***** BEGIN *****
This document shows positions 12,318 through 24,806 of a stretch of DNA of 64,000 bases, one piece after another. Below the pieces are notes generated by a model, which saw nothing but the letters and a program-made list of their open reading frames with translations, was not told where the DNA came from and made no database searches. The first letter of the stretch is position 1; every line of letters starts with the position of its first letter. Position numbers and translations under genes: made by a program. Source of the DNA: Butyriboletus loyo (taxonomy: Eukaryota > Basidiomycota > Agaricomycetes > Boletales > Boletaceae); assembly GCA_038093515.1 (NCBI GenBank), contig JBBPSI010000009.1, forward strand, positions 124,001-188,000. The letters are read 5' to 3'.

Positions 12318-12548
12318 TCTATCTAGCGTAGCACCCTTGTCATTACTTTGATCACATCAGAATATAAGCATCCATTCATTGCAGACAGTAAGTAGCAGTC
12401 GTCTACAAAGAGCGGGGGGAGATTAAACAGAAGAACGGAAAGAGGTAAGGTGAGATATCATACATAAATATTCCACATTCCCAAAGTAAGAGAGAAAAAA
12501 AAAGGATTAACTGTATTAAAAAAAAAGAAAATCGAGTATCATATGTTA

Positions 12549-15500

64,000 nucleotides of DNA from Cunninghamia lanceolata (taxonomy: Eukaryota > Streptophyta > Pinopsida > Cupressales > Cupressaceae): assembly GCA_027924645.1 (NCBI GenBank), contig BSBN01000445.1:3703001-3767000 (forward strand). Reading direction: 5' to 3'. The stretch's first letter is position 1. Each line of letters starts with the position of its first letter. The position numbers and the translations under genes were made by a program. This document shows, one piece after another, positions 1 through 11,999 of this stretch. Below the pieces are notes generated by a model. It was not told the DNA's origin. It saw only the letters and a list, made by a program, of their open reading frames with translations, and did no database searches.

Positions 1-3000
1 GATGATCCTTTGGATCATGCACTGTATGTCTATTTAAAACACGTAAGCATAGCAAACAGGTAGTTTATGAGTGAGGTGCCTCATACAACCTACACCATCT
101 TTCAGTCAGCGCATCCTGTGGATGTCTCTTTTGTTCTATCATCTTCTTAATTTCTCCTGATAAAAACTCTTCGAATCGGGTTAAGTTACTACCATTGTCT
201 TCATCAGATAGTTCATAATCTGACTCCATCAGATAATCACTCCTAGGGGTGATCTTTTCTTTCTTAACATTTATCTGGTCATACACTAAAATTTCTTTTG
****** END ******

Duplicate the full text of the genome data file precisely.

This document shows positions 12,318 through 24,806 of a stretch of DNA of 64,000 bases, one piece after another. Below the pieces are notes generated by a model, which saw nothing but the letters and a program-made list of their open reading frames with translations, was not told where the DNA came from and made no database searches. The first letter of the stretch is position 1; every line of letters starts with the position of its first letter. Position numbers and translations under genes: made by a program. Source of the DNA: Butyriboletus loyo (taxonomy: Eukaryota > Basidiomycota > Agaricomycetes > Boletales > Boletaceae); assembly GCA_038093515.1 (NCBI GenBank), contig JBBPSI010000009.1, forward strand, positions 124,001-188,000. The letters are read 5' to 3'.

Positions 12318-12548
12318 TCTATCTAGCGTAGCACCCTTGTCATTACTTTGATCACATCAGAATATAAGCATCCATTCATTGCAGACAGTAAGTAGCAGTC
12401 GTCTACAAAGAGCGGGGGGAGATTAAACAGAAGAACGGAAAGAGGTAAGGTGAGATATCATACATAAATATTCCACATTCCCAAAGTAAGAGAGAAAAAA
12501 AAAGGATTAACTGTATTAAAAAAAAAGAAAATCGAGTATCATATGTTA

Positions 12549-15500

64,000 nucleotides of DNA from Cunninghamia lanceolata (taxonomy: Eukaryota > Streptophyta > Pinopsida > Cupressales > Cupressaceae): assembly GCA_027924645.1 (NCBI GenBank), contig BSBN01000445.1:3703001-3767000 (forward strand). Reading direction: 5' to 3'. The stretch's first letter is position 1. Each line of letters starts with the position of its first letter. The position numbers and the translations under genes were made by a program. This document shows, one piece after another, positions 1 through 11,999 of this stretch. Below the pieces are notes generated by a model. It was not told the DNA's origin. It saw only the letters and a list, made by a program, of their open reading frames with translations, and did no database searches.

Positions 1-3000
1 GATGATCCTTTGGATCATGCACTGTATGTCTATTTAAAACACGTAAGCATAGCAAACAGGTAGTTTATGAGTGAGGTGCCTCATACAACCTACACCATCT
101 TTCAGTCAGCGCATCCTGTGGATGTCTCTTTTGTTCTATCATCTTCTTAATTTCTCCTGATAAAAACTCTTCGAATCGGGTTAAGTTACTACCATTGTCT
201 TCATCAGATAGTTCATAATCTGACTCCATCAGATAATCACTCCTAGGGGTGATCTTTTCTTTCTTAACATTTATCTGGTCATACACTAAAATTTCTTTTG